– vsz
    Commented Jun 4, 2018 at 6:24

Assuming the entire story takes place in this historical setting: no. The story needs to work in absence of the future.

Technically speaking, there is no difference between a true medieval setting, and a fantasy medieval setting. Neither knows what a car is, and therefore you cannot reference a car.

If someone from the present has traveled to the past; then you can obviously write their observations from their modern mindset.

There is an interesting thing to note here, which I think relates to your suggestion: Language is exempt from this rule and can be modernized.

The TV show Deadwood is a great example here. It's a very gritty, realistic show with a massive densitiy of expletives in the script (I think it still holds the title of most average "fuck"s per minute across multiple episodes).
Initially, the script was written with time-appropriate expletives. The problem was that time-appropriate expletives were things like "gosh", "darn", ...

This created an issue: while they were being historically accurate, an modern viewer would be amused by what is supposed to be an actual improper swear word.

If you say "Gosh, you're a darn thief!" to an 1850's person, that's the same as saying "God damnit, you're a fucking thief!" to a person today. It's strongly worded.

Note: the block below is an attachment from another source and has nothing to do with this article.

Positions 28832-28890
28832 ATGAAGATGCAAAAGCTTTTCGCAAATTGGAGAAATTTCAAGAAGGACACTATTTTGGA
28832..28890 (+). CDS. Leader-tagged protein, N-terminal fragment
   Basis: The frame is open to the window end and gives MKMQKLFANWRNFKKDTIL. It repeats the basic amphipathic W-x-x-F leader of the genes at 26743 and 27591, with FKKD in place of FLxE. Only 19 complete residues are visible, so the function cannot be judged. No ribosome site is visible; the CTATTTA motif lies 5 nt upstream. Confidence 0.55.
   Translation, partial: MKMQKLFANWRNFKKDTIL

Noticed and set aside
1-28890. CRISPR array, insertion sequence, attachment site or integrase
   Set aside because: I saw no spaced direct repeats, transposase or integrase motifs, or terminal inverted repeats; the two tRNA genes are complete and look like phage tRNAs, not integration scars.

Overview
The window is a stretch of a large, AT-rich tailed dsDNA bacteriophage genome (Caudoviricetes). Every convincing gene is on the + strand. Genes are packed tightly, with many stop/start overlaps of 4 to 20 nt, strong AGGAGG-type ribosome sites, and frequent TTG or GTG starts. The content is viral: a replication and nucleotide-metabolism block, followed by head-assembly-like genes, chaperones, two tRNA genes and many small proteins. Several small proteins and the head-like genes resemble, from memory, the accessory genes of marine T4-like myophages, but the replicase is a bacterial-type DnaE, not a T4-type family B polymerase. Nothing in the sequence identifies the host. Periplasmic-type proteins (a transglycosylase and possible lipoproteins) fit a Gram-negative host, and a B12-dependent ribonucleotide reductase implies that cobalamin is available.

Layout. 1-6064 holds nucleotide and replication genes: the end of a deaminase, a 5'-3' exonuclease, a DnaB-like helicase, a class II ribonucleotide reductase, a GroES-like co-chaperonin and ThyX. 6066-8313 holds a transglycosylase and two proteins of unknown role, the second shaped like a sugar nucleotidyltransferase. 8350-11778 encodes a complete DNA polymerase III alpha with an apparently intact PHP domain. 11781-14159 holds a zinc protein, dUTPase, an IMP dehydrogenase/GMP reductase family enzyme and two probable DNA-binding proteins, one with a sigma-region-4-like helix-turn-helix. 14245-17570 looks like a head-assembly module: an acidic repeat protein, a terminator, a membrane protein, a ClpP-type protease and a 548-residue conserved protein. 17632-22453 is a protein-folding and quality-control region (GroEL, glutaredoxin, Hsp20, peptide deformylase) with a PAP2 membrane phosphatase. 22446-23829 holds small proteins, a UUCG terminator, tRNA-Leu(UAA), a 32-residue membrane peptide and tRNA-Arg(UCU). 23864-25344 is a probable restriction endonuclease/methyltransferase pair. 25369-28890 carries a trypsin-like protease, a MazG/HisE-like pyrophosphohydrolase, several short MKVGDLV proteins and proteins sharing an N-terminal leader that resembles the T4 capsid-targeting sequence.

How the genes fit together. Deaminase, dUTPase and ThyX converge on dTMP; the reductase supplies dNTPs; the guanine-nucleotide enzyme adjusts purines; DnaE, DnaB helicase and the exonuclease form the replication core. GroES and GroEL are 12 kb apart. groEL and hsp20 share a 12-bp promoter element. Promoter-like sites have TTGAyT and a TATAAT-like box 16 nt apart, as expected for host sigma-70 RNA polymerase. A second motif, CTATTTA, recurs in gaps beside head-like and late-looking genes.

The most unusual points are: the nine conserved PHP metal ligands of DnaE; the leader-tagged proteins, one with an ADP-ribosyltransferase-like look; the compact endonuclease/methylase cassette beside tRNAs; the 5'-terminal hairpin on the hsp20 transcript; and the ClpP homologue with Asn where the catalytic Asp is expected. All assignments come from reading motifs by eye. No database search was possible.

However, when you say "Gosh, you're a darn thief!" to a person today, it sounds tongue in cheek and completely loses the verbal force that is intended.

The writers decided to modernize the expletives, so that the meaning (in context) was understandable for viewer, even if the words were not factually correct.

For the same reason, we don't write medieval stories in Middle English (or whatever was appropriate at the time). While increasing the factual correctness, it dramatically lowers the readability of the script. One does not always outweigh the other.

There is no one true answer to this question. There is a spectrum of options:

  • Most media simply uses modern English, and omits referring to translation difficulties. This usually happens for stories that take place in scope of a single (main) language.